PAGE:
When Leaders Don’t Listen: Listening Skills Become Employers’ Top Priority

Most of us are familiar with the phrase, “people leave bosses, not companies.” And that’s not an overstatement. Leadership by fear has become all too common in our workforce – a stereotype that’s almost too normalized that we think it’s acceptable for leaders to practice fear-based motivational tactics (we have an entirely separate blog about that here). Yet, sometimes, the worst bosses to have aren’t even the ones that are mean and yell at you – it’s those who don’t listen.

It Affects Employee Loyalty

Imagine plucking up the courage to tell your manager that you’re feeling burned out, only to be told “you’ll get over it.” Pep talks are nice to have for a quick boost of morale. However, no business goes far when it’s all talk and no action. Unfortunate but not uncommon, leaders would preach about emotional intelligence and two-way transparency, then choose to dismiss their employees’ concerns, ideas, and opinions. While it’s true that the vast majority of people work to earn a living, at the same time, loyalty isn’t free either – it needs to be earned.

A New Focus on Listening Skills

Everyone was born with the ability to listen but not all of us practice it. As natural of a human behavior as it seems, survey finds that only 23% of employees received constructive response from leaders when they shared their work problems with them; 17% said their leaders never responded.

These are just horrible numbers. Though advances in technology and automation may mean certain human hard skills are getting replaced, we must not underestimate the power of the people factor in the workforce. As a matter of fact, 74% of employers consider listening skills the most in-demand soft skill they now look for in a candidate, followed by attention to detail and effective communication.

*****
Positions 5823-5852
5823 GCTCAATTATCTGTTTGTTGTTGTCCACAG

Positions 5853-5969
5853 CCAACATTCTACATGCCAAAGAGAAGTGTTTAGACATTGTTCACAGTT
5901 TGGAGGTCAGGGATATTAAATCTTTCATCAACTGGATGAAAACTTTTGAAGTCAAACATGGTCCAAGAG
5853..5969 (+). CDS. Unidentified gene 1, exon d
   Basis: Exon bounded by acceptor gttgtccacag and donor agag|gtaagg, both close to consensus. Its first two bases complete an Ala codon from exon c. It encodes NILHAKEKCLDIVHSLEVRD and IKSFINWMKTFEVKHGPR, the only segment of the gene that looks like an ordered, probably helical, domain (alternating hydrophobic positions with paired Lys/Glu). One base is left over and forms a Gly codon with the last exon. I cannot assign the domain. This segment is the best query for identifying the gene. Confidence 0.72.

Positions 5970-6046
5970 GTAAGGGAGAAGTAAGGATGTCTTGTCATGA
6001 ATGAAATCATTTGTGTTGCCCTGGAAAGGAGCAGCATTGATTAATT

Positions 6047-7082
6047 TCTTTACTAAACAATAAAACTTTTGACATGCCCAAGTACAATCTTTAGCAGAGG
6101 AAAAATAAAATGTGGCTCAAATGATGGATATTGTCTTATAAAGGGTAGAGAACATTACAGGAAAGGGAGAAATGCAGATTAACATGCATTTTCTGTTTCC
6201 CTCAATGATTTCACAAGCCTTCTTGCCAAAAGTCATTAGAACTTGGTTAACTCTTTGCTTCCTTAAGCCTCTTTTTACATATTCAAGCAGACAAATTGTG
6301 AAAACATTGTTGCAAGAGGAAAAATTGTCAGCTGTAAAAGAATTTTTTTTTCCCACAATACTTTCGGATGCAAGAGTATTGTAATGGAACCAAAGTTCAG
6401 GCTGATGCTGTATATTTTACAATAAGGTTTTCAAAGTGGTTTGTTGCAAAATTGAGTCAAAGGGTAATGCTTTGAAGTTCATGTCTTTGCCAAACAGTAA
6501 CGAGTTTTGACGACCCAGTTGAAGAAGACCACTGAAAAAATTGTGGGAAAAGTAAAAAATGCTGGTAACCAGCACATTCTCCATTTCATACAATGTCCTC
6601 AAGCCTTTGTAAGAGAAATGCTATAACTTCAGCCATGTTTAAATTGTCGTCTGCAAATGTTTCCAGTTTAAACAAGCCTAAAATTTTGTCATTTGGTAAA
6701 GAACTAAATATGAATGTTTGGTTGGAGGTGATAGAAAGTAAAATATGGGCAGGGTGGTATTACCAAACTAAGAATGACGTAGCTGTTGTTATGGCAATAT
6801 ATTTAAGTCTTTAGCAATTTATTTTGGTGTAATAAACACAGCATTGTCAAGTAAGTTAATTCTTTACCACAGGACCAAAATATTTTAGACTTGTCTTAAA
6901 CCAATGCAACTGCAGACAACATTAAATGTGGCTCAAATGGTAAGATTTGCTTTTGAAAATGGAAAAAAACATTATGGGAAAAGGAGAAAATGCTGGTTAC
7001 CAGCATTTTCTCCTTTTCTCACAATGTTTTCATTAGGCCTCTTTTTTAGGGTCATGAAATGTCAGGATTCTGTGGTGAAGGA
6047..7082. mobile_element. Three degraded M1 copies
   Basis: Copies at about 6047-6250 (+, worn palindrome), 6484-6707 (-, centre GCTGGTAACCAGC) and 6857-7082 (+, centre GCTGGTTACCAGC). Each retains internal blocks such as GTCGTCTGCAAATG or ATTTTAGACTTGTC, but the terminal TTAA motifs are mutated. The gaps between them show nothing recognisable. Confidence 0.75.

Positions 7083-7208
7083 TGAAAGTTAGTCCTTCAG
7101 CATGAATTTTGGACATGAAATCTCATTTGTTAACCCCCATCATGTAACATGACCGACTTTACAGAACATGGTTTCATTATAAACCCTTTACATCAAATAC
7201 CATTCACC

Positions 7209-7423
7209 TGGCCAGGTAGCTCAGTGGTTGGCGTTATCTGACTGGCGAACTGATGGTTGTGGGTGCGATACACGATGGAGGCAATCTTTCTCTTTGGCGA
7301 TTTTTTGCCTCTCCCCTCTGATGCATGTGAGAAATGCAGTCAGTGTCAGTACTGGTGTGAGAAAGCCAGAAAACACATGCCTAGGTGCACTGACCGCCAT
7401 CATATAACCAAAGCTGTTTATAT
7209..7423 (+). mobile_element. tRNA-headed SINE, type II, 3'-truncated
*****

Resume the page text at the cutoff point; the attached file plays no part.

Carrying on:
How HR Can Help

Listening well is important, not just because it is key to keeping employees happy and engaged, but also to spot issues and gather insights that you may not have been able to notice alone. Here are some effective ways to kickstart a conversation with your employees:

  • 360 Degree Feedback: People who are placed in leadership roles are usually well acquainted with the ins and outs of the company. However, experience alone doesn’t always make a good leader. The 360-degree approach of performance appraisal gathers feedback and evaluation for any member of an organization from their subordinates, colleagues, supervisors, and even customers if necessary. This helps not only with personal leadership development, but also the strengthening of teamwork and accountability.
  • Exit Interviews: Before sending your employee off, consider conducting an exit interview. With less pressure on a departing employee to “look good” in front of their manager, you may gain new insights on management and specific work funnels that would have otherwise been difficult to gather through current working members.

People are hired to do the job, of course. But when an employee is sharing a problem with you, they need to be heard and not ignored. Because at the end of the day, they’re the ones providing their skills and experience to keep your business afloat.